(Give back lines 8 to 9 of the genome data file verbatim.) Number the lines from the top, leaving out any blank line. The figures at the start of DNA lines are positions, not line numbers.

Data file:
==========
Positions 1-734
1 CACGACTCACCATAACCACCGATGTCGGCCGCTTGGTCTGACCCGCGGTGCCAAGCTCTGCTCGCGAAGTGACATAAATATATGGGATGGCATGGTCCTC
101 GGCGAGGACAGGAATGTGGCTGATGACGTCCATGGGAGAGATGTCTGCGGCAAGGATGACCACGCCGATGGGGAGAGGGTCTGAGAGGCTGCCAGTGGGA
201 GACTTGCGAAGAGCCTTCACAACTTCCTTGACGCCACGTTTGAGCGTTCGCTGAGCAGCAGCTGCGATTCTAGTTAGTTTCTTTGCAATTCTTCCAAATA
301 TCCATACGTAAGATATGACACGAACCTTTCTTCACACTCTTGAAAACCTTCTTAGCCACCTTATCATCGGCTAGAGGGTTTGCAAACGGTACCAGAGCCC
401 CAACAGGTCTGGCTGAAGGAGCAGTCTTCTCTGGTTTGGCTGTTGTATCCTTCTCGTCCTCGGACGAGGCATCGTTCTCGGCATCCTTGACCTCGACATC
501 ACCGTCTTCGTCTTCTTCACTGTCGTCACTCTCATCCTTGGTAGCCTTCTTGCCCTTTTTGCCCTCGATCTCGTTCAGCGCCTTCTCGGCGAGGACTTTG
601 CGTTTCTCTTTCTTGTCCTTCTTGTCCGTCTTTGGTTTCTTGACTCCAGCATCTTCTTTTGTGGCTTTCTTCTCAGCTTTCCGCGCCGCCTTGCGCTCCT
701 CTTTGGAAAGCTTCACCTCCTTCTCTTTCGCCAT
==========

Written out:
601 CGTTTCTCTTTCTTGTCCTTCTTGTCCGTCTTTGGTTTCTTGACTCCAGCATCTTCTTTTGTGGCTTTCTTCTCAGCTTTCCGCGCCGCCTTGCGCTCCT
701 CTTTGGAAAGCTTCACCTCCTTCTCTTTCGCCAT